LI significantly reduced the risk of symptomatic AL, which is in line with other authors. [11, 12] However, LI was associated with a significantly higher risk of PS before and after PSM. In more than one-third of patients, the temporary LI was not closed after 18 months. Thus, the success of sphincter-saving surgical treatment is questionable. One of the reasons is probably our strategy to reverse ileostomy after the completion of adjuvant treatment. We assumed that our priority was the completion of oncological treatment. The optimal time to close the protective ileostomy after LAR has not been clearly determined yet. Early (8-13 days) reversal procedures have been shown to be safe in selected patients. [13, 14] However, there are reports that both early (<30 days) and late (> 6 months) stoma closure may be associated with an increased rate of postoperative complications. [15, 16] Despite several reports of good functional and oncological results of stoma reversal during adjuvant chemotherapy, there have been no known results of randomized trials to date. [17, 18] The occurrence of postoperative complications related to the closure of the stoma before or during adjuvant chemotherapy may be a reason to discontinue oncological treatment.
The prevalence of PS ranges from 9.5% to 33% in other studies. However, the results of most studies cannot be directly compared for several reasons. Some authors assessed the prevalence of PS in the whole follow-up [1, 8, 9, 16, 19, 20, 21], while others introduced the term “the latest expected time to closure” [2, 3, 22]. Additionally, the assumed latest expected time to closure was different, depending on the author, and even within the same analysis, times were different for patients who received complementary chemotherapy and those who did not . We believe that one of the reasons for the high percentage of PS in our analysis may be our adoption of an 18-month period after which we considered non-closed stoma to be PS. Interesting observations in this respect were provided by Gustafsson et al. who in the same material evaluated the prevalence of PS both during the whole follow-up and after the introduction of the latest expected time to closure and obtained the results of 17.1% and 31.6%, respectively . An additional factor that makes it difficult to compare different analyses is the fact that some authors included in their analyses tumours located not only in the lower rectum. In the assessment of PS risk factors in the group of patients with LI (group A), only preoperative and intraoperative factors were considered, since only these factors are useful when making a decision about creating LI. Postoperative factors described in the literature, such as AL, local recurrence or metachronous dissemination, cannot be used in the decision-making model. [19, 22, 23] In addition, we did not distinguish between primary (no qualifications for stoma closure) and secondary PS risk factors (complications after the reversal procedure). However, we searched for factors independent of the aetiology of PS. We did not confirm the impact of some of the PS risk factors described, such as age or the presence of comorbidities.  CCI proved to be an important factor in the univariate analysis, but only at >5, which was associated with the presence of synchronous distant metastases. The analysis did not show, however, the impact of specific diseases such as CAD or DM on PS risk. It seems that stage IV patients are not suitable candidates for LAR with LI, even in cases where the metastases are potentially resectable.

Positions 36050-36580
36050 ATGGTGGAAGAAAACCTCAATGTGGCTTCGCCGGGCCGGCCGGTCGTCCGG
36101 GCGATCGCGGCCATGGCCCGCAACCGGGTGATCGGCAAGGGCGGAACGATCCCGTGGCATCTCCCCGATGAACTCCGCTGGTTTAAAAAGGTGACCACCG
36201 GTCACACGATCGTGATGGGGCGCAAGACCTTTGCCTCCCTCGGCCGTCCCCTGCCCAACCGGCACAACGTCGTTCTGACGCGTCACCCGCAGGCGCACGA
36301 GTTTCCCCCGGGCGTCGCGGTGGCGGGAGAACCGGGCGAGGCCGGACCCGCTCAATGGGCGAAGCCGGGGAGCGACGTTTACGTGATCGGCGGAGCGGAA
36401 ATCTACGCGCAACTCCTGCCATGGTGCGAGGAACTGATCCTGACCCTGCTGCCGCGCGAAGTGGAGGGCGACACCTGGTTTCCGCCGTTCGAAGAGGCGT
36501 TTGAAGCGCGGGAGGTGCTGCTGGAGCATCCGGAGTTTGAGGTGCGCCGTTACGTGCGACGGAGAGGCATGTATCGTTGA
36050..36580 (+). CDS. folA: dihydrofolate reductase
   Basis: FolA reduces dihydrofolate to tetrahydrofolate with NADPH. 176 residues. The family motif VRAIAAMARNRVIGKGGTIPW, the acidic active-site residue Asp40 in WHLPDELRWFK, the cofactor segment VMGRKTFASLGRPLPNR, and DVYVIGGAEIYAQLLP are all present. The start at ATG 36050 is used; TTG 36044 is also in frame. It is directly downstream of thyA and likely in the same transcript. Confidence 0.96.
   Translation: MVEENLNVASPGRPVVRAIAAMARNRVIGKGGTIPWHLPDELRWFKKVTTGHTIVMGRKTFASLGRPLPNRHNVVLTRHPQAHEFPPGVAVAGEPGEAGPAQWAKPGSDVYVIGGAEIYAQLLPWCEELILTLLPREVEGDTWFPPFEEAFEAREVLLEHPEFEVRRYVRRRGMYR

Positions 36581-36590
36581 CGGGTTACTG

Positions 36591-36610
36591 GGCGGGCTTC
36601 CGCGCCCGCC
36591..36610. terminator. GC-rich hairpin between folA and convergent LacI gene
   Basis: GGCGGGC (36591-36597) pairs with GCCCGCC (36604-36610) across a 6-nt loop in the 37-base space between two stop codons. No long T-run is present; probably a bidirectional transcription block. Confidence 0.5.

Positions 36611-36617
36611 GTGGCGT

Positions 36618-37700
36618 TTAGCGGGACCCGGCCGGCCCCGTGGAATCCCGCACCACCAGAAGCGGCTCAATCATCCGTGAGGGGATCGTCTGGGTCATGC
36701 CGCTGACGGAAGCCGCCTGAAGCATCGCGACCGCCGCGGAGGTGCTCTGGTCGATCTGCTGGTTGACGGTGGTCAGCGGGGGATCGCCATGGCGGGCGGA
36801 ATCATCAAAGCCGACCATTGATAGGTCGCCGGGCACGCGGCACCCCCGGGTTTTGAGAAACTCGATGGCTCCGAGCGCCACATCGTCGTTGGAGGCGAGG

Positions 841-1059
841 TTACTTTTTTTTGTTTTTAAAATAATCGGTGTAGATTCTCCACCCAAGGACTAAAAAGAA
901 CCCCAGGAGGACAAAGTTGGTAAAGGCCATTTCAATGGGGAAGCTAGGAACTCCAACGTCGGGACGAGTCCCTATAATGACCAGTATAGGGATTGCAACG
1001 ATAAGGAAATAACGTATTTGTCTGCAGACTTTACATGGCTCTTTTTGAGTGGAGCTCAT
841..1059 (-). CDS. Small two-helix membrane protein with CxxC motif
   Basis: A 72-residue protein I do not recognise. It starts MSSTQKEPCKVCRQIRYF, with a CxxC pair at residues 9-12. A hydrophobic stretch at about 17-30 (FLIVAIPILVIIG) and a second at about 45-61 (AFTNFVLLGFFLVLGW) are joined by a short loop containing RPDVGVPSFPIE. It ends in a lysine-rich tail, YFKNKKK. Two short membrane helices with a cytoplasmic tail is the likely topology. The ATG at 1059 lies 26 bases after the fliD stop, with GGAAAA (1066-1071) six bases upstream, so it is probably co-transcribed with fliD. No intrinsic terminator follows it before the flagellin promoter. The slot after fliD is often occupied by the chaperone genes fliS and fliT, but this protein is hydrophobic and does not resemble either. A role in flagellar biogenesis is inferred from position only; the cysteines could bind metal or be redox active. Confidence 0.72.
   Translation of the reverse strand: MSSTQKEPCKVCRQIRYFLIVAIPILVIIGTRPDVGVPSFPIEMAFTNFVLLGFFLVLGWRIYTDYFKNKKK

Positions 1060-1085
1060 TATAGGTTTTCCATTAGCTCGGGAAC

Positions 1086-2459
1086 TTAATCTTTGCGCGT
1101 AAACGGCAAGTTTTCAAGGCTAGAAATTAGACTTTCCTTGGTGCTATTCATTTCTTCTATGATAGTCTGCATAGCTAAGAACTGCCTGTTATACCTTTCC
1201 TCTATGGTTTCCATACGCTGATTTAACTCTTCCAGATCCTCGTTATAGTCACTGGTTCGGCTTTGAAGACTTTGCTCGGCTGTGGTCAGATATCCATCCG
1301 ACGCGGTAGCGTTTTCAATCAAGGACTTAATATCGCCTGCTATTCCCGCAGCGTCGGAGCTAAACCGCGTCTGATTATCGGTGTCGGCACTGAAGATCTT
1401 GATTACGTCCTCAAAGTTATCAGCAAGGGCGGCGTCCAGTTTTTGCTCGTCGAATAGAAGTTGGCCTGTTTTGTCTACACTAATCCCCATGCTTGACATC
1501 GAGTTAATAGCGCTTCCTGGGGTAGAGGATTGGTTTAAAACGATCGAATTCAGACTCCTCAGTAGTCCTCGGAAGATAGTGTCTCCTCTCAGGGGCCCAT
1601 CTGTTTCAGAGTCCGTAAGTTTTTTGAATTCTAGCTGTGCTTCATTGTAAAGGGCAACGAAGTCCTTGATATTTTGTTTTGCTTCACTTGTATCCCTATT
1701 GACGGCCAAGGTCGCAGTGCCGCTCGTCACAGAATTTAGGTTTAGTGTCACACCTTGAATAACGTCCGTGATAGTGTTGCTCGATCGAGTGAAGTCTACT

The only risk factor for PS in group A in the multivariate analysis was preoperative fibrinogen concentration. The obtained predictive values for preoperative fibrinogen concentration were insufficient for this variable to be considered an independent factor in the preoperative assessment of PS risk. However, the obtained PPV and NPV of 82.6% and 75.3%, respectively, indicated that the preoperative fibrinogen concentration may be useful in the decision-making model.